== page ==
German brand MeisterSinger challenges the tradition that time should be shown by two hands moving in a clockwise direction. This time, it has come up with a miraculous new way, especially for those who read from right to left. An interesting new take on time, made by a company with an exceptional philosophy on displaying time. Meet the MeisterSinger Circularis Reverse.
One could safely say that MeisterSinger doesn’t really make things easy for itself. Where normal watch companies give themselves the possibility to play with two hands, this still relatively young brand restricted its creative spectrum to use only one pointy, white hand. It decided from the beginning – in 2001 – that MeisterSinger was going to be the “single-hand-watch-brand” and it has stuck to that principle with German dedication.
But of course, surprise is part of the package and the brand’s watchmakers went to the drawing board asking themselves: how can we still do things differently with just one hand? The answer might seem a bit recalcitrant, but quite logical at the same time: reverse the entire thing. And so the watchmakers came up with the Circularis Reverse, with a hand that turns counterclockwise. And in doing so, the numerals on the dial have reversed: 11, 10, 9, 8, etc. If you count them clockwise, that is.
This might not be the easiest way to read the time, and MeisterSinger is not the first to do it, but it certainly does fit into the philosophy of the brand. Earlier this year, I summarised this rather poetic train of thoughts as: “A MeisterSinger watch tells the time to the nearest five minutes, so it makes the wearer more tolerant in terms of being slightly early or late, and definitely calmer in the knowledge that the really important appointments are not measured in seconds.” Considering this philosophy, a watch that shows the time in reverse isn’t actually such a weird idea. Then there’s a second good reason: the watch was introduced during Dubai Watch Week. And as Arabic is read from right to left, you’ll find that this anti-clockwise direction is actually quite a nice gesture to the Arabic-reading and speaking world.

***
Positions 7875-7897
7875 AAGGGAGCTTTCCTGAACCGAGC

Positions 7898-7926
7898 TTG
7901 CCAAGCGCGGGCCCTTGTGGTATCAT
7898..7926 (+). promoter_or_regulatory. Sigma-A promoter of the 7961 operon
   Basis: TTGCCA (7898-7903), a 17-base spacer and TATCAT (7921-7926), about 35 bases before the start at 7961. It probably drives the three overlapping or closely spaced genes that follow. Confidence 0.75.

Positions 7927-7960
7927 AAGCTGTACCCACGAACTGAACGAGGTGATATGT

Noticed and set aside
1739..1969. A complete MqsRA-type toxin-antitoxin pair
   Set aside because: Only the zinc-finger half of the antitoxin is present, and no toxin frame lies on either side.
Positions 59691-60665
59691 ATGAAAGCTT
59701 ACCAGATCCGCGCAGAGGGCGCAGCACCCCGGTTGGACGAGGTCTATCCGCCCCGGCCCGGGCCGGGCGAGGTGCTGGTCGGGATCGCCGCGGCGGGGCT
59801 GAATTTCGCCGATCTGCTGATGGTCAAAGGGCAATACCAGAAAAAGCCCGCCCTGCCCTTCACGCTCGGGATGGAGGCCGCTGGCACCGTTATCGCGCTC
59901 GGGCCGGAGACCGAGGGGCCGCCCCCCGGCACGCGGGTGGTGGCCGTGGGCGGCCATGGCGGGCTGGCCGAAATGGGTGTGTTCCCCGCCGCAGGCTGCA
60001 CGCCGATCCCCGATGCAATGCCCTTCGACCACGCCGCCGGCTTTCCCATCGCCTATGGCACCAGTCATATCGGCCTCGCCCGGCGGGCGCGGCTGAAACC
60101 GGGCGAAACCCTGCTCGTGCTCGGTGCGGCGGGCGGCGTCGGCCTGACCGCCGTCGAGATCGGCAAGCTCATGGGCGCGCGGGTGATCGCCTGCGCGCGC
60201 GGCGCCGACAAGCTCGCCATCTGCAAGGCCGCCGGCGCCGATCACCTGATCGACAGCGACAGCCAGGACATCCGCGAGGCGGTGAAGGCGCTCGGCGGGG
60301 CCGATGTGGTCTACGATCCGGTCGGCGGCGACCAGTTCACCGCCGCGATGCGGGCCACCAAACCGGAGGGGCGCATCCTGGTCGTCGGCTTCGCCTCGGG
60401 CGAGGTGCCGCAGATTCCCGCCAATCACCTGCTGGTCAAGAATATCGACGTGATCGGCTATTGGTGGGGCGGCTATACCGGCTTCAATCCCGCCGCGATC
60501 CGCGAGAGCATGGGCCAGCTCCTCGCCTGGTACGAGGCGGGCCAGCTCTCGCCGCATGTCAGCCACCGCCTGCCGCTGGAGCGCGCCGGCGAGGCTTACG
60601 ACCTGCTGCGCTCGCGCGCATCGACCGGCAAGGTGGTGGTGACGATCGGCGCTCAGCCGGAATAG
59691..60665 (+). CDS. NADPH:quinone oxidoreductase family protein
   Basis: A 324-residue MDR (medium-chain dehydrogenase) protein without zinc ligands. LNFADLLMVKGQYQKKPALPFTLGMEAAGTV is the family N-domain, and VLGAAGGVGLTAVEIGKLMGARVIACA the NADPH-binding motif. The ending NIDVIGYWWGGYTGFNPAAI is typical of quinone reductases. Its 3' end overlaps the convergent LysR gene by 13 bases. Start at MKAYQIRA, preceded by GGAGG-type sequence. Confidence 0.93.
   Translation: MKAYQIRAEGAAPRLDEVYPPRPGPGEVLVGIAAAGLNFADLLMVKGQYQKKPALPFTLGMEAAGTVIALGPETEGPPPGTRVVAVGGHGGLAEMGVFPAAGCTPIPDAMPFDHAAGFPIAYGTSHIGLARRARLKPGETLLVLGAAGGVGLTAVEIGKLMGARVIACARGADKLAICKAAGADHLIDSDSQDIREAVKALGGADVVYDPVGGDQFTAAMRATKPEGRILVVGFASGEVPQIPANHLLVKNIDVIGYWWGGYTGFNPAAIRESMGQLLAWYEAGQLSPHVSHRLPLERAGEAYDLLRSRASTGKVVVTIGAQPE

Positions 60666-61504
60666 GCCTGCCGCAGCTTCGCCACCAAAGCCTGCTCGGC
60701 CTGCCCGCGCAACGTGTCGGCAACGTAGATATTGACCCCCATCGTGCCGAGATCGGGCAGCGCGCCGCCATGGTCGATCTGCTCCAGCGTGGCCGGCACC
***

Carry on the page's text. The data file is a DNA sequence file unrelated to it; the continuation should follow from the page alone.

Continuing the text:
Inside the MeisterSinger Circularis Reverse
The Circularis is MeisterSinger’s premium line and the watch is powered by the manufacture movement of the brand. It was originally introduced as a hand-wound (MSH01), but later also followed the automatic movement (cal. MSA01) and the power reserve version (cal. MSH02). Although the company is located in the Westphalian city of Münster, Germany, the movements are made in Switzerland. It has a huge, five-day power reserve, coming from two mainspring barrels. All of that technical greatness is visible through the large open caseback, which reveals the polished edges, bevels and engravings lined with gold. Also visible is the bridge, which was actually designed by the founder of the company, Manfred Brassler.
The automatic version of MeisterSinger’s proprietary movement forms the basis on which the MeisterSinger Circularis Reverse was developed. The development of this anti-clockwise principle was, in the words of Meistersinger, actually “far more complex than initially expected”. It became necessary to build eleven new components. The result is not a new but a thoroughly redesigned movement.
One particularly funny thing that shows Meistersinger’s eye for detail is found at six o’clock, where the date window is located. The date also switches “the other way around”. The movement is quite large (mainly because of the twin barrels) and so the piece shows quite a presence on the wrist. The watch has a 43mm case made of steel and the Arabic numerals are gold plated. It is water-resistant to 50m. The dial is bright blue (called ‘sunray blue’ by its makers), and the single hand, shaped in a fine needlepoint, is plain white. The minute indicators are also white. The strap is made of modern, rough, dark brown ‘saddle leather’, and a second (cordovan) strap is included.
Price and availability
As you might have already anticipated, this new MeisterSinger Circularis Reverse is a limited edition piece. Only 25 watches will be made, and all of them are sold by MeisterSinger’s retail partner Ahmed Seddiqi & Sons in Dubai. It will be priced at EUR 4,990.
MeisterSinger has not yet confirmed whether this new complication will be added to the standard collection. But knowing this brand, we can be sure that intriguing ways of telling the time will always be cherished by MeisterSinger. For more information, visit www.meistersinger.com.